Salvador Perez out 3-4 months after knee surgery; Royals interested in Ivan Rodriguez?

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So much for Salvador Perez only missing a few weeks.

Perez underwent his scheduled knee surgery today and the Royals announced afterward that he’s expected to be out for 12-14 weeks, which would mean a mid-June return at the earliest.

In other words, there’s a strong chance the 21-year-old catcher will miss the entire first half of the season, which is an awfully tough break so soon after signing a long-term contract extension that could potentially keep him in Kansas City through 2019.

For now Brayan Pena will move atop the catching depth chart, but Bob Dutton of the Kansas City Star speculated this morning that the Royals could be interested in 40-year-old Ivan Rodriguez as a veteran replacement. And that was before the news of Perez’s longer-than-expected recovery timetable.

Pena has hit just .251 with a .293 on-base percentage and .359 slugging percentage in 267 career games through age 29, but that .652 OPS is actually higher than Rodriguez’s mark in both 2011 (.604) and 2010 (.640). Rodriguez can still shut down a running game with his elite arm strength, whereas Pena has thrown out just 27 percent of steal attempts.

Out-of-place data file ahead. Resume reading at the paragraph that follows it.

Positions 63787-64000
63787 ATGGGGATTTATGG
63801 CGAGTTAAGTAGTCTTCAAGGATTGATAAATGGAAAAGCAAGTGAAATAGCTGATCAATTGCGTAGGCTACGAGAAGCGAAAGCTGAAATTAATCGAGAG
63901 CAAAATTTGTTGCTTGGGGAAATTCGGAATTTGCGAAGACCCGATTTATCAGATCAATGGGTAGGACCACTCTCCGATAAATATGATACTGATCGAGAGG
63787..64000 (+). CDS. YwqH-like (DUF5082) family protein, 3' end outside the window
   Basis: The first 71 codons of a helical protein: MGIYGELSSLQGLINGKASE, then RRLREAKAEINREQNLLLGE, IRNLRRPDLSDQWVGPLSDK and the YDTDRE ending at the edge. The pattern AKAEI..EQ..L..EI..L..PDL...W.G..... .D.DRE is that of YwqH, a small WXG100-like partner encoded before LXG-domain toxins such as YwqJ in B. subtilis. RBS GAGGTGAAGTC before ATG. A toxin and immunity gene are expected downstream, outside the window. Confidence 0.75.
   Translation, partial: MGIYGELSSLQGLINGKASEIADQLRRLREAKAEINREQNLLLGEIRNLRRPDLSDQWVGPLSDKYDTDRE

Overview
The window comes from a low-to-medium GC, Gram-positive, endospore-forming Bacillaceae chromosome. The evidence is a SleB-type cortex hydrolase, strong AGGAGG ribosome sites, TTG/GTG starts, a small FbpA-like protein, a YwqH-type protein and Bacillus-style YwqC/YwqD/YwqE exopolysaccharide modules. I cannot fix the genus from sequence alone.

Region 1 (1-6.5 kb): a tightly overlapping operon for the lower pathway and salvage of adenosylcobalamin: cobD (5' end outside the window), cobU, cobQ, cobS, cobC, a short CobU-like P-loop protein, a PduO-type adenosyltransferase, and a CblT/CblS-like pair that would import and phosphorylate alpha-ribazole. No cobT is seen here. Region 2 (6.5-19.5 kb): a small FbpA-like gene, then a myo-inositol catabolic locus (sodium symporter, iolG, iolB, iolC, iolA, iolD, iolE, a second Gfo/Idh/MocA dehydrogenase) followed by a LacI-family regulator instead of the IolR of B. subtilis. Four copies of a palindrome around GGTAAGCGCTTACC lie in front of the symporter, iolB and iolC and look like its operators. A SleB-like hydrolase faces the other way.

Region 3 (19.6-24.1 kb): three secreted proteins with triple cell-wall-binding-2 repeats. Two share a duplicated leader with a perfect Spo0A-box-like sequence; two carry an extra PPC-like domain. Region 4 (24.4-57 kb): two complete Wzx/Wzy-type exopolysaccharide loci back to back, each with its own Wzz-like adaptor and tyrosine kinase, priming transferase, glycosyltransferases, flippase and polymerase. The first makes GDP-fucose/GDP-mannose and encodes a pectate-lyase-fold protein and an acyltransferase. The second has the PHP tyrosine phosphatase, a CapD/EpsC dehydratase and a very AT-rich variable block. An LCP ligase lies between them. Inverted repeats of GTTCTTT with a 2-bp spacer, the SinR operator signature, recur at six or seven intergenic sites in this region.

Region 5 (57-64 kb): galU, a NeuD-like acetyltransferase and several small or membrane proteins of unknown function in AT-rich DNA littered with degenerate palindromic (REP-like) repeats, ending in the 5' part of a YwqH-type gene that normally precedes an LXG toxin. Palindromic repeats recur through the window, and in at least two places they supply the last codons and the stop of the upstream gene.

Who is the fastest sprinter in baseball?

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We’re not talking the 100 meters here. We’re talking practical baseball sprinting. That’s defined by the StatCast folks at MLB as “feet per second in a player’s fastest one-second window,” while sprinting for the purposes of, you know, winning a baseball game.

StatCast ranked all players who have at least 10 “max effort” runs this year. I won’t give away who is at the top of this list, but given that baseball’s speedsters tend to get a lot of press you will not be at all surprised. As for the bottom of the list, well, the Angels don’t pay Albert Pujols to run even when he’s not suffering from late career chronic foot problems, so they’ll probably let that one go. I will say, however, that I am amused that the third slowest dude in baseball is named “Jett,” however.

Lately people have noticed some odd things about home run distances on StatCast, suggesting that maybe their metrics are wacko. And, of course, their means of gauging this stuff is proprietary and opaque, so we have no way of knowing if their numbers are off the reservation or not. As such, take all of the StatCast stuff you see with a grain of salt.

That said, even if the feet-per-second stuff is wrong here, knowing that Smith is faster than Jones by a factor of X is still interesting.

Here are the final All-Star voting results before the close of balloting

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All-Star voting ends this Thursday night, just before midnight eastern time. The All-Star teams — at least how they’ll appear before the dozen or two substitutions we’ll get before the game — will be unveiled on Sunday at 7pm on ESPN, just before Sunday Night Baseball.

Which means you still have time to alter these standings, which now stand as the final update before things are set in, well, not stone, but at least some Play-Doh which has been left out of the can too long and is kinda hard to mess with.

NATIONAL LEAGUE

AMERICAN LEAGUE